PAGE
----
Food Toxicology 2(2+0)
Lesson 8 : Factors That Influence Toxicity


  1. Folate
    Folate is required in toxicant metabolism and chemical detoxification, particularly during induction of oxidases (protein synthesis). Folate deficiency leads to loss of drug metabolism, loss of enzyme induction, hyperchromic anemia, and teratogenic effects in offspring. Birth defects (neural tube) associated with folate deficiency have led to the increased recommendation of the vitamin by the medical community for women of childbearing age. In rats, folate is required for increased turnover of toxicant-metabolizing enzymes during chronic drug administration.

  2. Thiamine (Vitamin B1)
    Increased cytochrome P450 activity, aminopyrine metabolism, and ethylmorphine metabolism are seen in dietary deficiency of thiamin. Thiamin deficiency is inversely related to increases in cytochrome P450 activity; increases in induction of ROS, lipid peroxidation, and which destroy cytochrome P450. Thiamin deficiency in humans and animals is characterized by anorexia, weight loss, cardiac involvement, and neurological involvement.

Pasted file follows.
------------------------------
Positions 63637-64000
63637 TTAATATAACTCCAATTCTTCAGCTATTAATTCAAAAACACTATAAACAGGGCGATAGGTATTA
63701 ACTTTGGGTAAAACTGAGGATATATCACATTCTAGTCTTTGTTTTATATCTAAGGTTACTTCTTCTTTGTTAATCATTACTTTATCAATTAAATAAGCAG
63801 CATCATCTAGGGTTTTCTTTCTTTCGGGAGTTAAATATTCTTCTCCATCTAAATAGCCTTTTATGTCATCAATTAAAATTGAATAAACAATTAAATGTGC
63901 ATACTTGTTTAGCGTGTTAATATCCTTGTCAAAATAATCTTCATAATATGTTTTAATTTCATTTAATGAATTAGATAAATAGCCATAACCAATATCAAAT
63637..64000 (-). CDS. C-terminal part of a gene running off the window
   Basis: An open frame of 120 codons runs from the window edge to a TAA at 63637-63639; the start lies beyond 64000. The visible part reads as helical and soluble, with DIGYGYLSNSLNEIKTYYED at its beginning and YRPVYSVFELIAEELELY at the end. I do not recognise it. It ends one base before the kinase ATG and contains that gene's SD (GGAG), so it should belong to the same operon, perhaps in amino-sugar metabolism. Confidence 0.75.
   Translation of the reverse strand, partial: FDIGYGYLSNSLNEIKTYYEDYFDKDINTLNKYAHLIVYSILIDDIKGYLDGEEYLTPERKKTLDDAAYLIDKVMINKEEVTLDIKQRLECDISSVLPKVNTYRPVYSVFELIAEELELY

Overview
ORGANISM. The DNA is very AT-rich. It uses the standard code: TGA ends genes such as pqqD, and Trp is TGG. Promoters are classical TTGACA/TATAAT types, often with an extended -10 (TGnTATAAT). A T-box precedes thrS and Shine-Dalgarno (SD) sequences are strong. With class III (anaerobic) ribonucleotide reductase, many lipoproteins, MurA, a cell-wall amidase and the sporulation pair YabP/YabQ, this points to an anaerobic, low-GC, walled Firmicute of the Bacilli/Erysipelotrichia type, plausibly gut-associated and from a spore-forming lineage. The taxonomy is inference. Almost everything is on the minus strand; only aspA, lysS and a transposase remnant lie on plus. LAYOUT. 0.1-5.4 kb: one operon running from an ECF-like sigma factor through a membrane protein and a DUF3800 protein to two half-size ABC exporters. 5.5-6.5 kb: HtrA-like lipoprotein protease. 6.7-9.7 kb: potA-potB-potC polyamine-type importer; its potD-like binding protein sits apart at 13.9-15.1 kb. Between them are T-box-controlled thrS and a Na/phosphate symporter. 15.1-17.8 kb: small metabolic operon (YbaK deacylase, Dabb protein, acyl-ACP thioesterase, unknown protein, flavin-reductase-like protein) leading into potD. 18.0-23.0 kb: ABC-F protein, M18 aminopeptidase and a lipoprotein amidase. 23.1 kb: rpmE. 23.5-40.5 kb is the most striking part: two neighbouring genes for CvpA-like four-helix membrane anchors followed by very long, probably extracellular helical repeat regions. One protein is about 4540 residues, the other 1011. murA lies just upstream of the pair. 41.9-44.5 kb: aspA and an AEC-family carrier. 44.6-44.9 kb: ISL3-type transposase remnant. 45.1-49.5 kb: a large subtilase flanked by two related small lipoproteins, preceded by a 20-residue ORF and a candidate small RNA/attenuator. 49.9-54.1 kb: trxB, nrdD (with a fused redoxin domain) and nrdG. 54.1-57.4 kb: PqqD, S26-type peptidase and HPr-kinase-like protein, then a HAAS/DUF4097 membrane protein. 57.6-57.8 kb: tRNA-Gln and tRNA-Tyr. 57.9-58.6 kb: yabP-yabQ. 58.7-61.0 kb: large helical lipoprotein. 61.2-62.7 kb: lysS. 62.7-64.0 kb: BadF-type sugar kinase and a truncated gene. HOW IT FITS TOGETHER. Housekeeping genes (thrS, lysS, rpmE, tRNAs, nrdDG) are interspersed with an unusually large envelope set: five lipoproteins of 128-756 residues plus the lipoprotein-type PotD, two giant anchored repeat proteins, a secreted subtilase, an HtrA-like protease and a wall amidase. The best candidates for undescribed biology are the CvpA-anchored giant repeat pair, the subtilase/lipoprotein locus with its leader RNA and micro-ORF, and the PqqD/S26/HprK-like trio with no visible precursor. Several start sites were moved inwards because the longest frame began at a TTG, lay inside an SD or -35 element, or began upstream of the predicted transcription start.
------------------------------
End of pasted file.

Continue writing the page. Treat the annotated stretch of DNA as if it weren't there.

3. Vitamin E
    Tocopherols act to protect microsomal membranes against lipid peroxidation. A lack of tocopherols results in a loss of cytochrome P450 and loss in drug metabolism. Vitamin E protects against chronic liver damage induced by carbon tetrachloride and increases hepatic enzymes. Also, there is strong evidence that vitamin E, particularly with selenium, inhibits mammary tumors. Vitamin E deficiency has been shown to increase the susceptibility of laboratory animals to oxidative injury from a variety of air pollutants such as ozone and nitrogen dioxide. It is likely that the most important function of vitamin E is its ability to scavenge free radicals and prevent oxidative damage to crucial biomolecules.

  4. Vitamin A
    Retinoids have a protective function against chemical carcinogens, probably by inhibiting the bioactivation of carcinogens or binding of foreign compounds to microsomal proteins. Retinols decrease the mutagenicity of cooked food heterocyclic amines by preventing their activation. Although carotenoids are previtamin A compounds, they have their own unique property of inhibiting mutagenicity of aflatoxin B1 independent of vitamin A.

Last modified: Wednesday, 22 February 2012, 11:01 AM